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Ovulatory Dysfunction

by Robert W. Rebar, MD

Ovulatory dysfunction is abnormal, irregular, or absent ovulation. Menses are often irregular or absent. Diagnosis is often possible by history or can be confirmed by measurement of hormone levels or serial pelvic ultrasonography. Treatment is usually induction of ovulation with clomiphene or other drugs.


Chronic ovulatory dysfunction in premenopausal women is most commonly caused by polycystic ovary syndrome (PCOS—see Polycystic Ovary Syndrome (PCOS)) but has many other causes, including hyperprolactinemia, hypothalamic dysfunction (eg, hypothalamic amenorrhea), and other disorders that cause anovulatory amenorrhea (see Some Causes of Anovulatory Amenorrhea).

Symptoms and Signs

Ovulatory dysfunction is suspected if menses are absent, irregular, or not preceded by symptoms, such as breast tenderness, lower abdominal bloating, or moodiness.


  • Menstrual history

  • Sometimes basal body temperature monitoring

  • Measurement of urinary or serum hormones or ultrasonography

Anovulation is often apparent based on the menstrual history.

Measuring morning body temperature daily can help determine whether and when ovulation is occurring (see Fertility Awareness?Based Methods of Contraception). However, this method is often inaccurate and has an error margin of 2 days. More accurate methods include home testing kits, which detect an increase in urinary luteinizing hormone (LH) excretion 24 to 36 h before ovulation (requiring daily testing for several days around midcycle, usually beginning about or after cycle day 9), and pelvic ultrasonography, which is used to monitor ovarian follicle diameter and rupture (and should begin in the late follicular phase as well). Also, serum progesterone levels of 3 ng/mL ( 9.75 nmol/L) or elevated levels of one of its urinary metabolites, pregnanediol glucuronide (measured, if possible, 1 wk before onset of the next menstrual period), indicate that ovulation has occurred.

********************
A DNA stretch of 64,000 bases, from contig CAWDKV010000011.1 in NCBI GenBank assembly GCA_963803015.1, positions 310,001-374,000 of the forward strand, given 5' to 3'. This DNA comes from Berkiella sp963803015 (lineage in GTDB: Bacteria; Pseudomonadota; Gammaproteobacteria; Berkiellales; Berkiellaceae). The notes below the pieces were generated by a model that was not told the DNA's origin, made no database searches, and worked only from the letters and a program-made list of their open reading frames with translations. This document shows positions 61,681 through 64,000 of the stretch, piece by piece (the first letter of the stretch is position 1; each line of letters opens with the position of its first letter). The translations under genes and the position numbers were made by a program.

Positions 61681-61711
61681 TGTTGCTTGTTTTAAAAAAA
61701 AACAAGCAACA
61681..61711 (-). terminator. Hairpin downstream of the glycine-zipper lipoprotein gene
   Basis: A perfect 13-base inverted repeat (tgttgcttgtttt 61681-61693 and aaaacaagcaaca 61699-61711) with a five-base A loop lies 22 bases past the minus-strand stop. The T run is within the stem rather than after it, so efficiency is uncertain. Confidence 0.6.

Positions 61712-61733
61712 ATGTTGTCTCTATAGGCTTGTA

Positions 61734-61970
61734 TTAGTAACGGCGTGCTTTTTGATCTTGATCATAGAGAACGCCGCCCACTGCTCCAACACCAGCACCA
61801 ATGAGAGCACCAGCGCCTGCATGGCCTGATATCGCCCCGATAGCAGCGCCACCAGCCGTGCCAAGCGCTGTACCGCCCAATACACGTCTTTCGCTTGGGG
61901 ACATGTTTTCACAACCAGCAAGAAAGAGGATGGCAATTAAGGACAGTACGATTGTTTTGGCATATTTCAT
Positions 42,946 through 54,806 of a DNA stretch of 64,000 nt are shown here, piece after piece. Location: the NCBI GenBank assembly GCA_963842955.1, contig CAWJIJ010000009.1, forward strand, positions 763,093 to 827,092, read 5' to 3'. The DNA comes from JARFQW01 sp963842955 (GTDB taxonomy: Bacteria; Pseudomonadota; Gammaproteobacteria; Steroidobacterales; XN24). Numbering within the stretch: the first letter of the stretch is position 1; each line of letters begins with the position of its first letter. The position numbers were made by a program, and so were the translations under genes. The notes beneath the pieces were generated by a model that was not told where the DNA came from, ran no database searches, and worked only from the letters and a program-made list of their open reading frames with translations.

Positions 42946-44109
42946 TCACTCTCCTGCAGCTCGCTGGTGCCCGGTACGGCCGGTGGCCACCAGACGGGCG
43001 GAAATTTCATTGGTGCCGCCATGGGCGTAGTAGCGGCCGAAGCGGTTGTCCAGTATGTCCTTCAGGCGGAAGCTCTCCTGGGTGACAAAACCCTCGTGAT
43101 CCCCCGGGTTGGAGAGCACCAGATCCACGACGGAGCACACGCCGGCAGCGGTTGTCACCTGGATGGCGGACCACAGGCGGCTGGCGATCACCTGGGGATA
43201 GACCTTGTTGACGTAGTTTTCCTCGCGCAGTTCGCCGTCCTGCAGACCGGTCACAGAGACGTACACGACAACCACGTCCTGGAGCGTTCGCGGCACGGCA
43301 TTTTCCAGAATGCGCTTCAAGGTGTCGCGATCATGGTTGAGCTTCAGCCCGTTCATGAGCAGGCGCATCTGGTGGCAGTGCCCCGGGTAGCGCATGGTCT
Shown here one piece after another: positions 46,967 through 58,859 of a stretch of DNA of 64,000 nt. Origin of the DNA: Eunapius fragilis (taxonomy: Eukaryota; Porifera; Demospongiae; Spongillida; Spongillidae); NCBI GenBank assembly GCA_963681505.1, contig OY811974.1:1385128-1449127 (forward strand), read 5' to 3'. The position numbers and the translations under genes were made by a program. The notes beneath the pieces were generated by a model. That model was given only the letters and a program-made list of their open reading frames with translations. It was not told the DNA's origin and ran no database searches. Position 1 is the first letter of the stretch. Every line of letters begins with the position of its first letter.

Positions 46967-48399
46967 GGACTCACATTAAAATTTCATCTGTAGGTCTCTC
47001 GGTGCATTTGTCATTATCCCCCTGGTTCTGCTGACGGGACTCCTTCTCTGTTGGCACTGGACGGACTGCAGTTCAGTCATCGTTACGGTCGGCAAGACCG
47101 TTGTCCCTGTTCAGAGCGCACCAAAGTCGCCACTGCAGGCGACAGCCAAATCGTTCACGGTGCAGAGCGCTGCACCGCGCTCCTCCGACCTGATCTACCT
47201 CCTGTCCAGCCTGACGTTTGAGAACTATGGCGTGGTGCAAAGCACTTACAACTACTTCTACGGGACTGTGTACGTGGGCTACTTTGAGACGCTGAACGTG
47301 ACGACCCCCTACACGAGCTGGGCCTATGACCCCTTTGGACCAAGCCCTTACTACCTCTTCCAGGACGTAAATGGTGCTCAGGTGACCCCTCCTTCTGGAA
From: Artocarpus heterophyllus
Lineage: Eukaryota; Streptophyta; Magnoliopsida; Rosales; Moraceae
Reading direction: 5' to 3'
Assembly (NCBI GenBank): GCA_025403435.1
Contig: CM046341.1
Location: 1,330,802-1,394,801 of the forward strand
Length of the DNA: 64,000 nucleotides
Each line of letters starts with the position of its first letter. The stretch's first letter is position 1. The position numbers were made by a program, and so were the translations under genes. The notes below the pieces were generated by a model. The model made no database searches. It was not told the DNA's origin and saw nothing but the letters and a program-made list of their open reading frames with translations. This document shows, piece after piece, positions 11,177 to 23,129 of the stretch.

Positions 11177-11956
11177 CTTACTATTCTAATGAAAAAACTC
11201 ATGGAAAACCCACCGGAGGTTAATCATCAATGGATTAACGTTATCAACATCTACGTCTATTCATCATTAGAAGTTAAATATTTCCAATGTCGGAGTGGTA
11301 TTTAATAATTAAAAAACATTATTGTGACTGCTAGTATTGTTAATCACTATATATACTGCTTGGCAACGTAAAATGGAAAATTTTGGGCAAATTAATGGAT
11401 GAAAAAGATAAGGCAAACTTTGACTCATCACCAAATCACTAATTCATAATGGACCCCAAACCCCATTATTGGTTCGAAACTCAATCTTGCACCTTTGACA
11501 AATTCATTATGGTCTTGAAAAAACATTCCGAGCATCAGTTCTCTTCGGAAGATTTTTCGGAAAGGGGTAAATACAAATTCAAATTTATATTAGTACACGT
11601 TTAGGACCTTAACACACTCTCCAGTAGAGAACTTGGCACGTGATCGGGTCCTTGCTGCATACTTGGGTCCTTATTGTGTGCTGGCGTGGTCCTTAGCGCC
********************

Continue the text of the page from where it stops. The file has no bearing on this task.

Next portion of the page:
Intermittent or absent ovulation should prompt evaluation for disorders of the pituitary, hypothalamus, or ovaries (eg, PCOS).


  • Clomiphene

  • Possibly metformin if body mass index is 35

  • Gonadotropins if clomiphene is ineffective

Ovulation can usually be induced with drugs. Commonly, chronic anovulation that is not due to hyperprolactinemia is initially treated with the antiestrogen clomiphene citrate. Clomiphene is most effective when the cause is PCOS. Clomiphene 50 mg po once/day is started between the 3rd and 5th day after bleeding begins; it is continued for 5 days. Ovulation usually occurs 5 to 10 days (mean 7 days) after the last day of clomiphene; if ovulation occurs, menses follows within 35 days of the induced bleeding episode. The daily dose can be increased by up to 50 mg every 2 cycles to a maximum of 200 mg/dose as needed to induce ovulation. Treatment is continued as needed for up to 4 ovulatory cycles. Ovulation occurs in 75 to 80% of women treated with clomiphene, but the pregnancy rate is only about 40 to 50%.

Adverse effects of clomiphene include vasomotor flushes (10%), abdominal distention (6%), breast tenderness (2%), nausea (3%), visual symptoms (1 to 2%), and headaches (1 to 2%). Multifetal pregnancy (primarily twins) occurs in about 5%, and ovarian hyperstimulation syndrome occurs in 1%. Ovarian cysts are common. A previously suggested association between clomiphene taken for > 12 cycles and ovarian cancer has not been confirmed.